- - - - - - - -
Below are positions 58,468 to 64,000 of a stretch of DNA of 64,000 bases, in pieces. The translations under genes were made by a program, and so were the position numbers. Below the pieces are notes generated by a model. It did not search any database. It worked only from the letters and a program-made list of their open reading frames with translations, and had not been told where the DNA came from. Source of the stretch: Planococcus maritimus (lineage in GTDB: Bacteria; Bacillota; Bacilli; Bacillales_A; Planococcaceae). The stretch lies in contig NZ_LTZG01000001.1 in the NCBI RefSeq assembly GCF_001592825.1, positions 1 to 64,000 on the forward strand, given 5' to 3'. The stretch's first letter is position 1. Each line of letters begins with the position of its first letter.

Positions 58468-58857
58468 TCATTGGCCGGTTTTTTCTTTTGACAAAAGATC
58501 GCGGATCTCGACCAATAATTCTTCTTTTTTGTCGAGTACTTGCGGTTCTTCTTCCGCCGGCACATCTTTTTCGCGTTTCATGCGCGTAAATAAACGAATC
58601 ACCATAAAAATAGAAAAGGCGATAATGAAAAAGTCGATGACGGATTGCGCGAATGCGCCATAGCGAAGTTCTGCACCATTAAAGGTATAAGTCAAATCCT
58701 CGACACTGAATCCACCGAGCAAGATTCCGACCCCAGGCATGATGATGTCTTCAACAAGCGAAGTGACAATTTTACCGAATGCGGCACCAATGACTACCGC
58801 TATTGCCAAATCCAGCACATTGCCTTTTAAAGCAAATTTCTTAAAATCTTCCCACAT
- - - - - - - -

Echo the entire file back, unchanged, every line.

Below are positions 58,468 to 64,000 of a stretch of DNA of 64,000 bases, in pieces. The translations under genes were made by a program, and so were the position numbers. Below the pieces are notes generated by a model. It did not search any database. It worked only from the letters and a program-made list of their open reading frames with translations, and had not been told where the DNA came from. Source of the stretch: Planococcus maritimus (lineage in GTDB: Bacteria; Bacillota; Bacilli; Bacillales_A; Planococcaceae). The stretch lies in contig NZ_LTZG01000001.1 in the NCBI RefSeq assembly GCF_001592825.1, positions 1 to 64,000 on the forward strand, given 5' to 3'. The stretch's first letter is position 1. Each line of letters begins with the position of its first letter.

Positions 58468-58857
58468 TCATTGGCCGGTTTTTTCTTTTGACAAAAGATC
58501 GCGGATCTCGACCAATAATTCTTCTTTTTTGTCGAGTACTTGCGGTTCTTCTTCCGCCGGCACATCTTTTTCGCGTTTCATGCGCGTAAATAAACGAATC
58601 ACCATAAAAATAGAAAAGGCGATAATGAAAAAGTCGATGACGGATTGCGCGAATGCGCCATAGCGAAGTTCTGCACCATTAAAGGTATAAGTCAAATCCT
58701 CGACACTGAATCCACCGAGCAAGATTCCGACCCCAGGCATGATGATGTCTTCAACAAGCGAAGTGACAATTTTACCGAATGCGGCACCAATGACTACCGC
58801 TATTGCCAAATCCAGCACATTGCCTTTTAAAGCAAATTTCTTAAAATCTTCCCACAT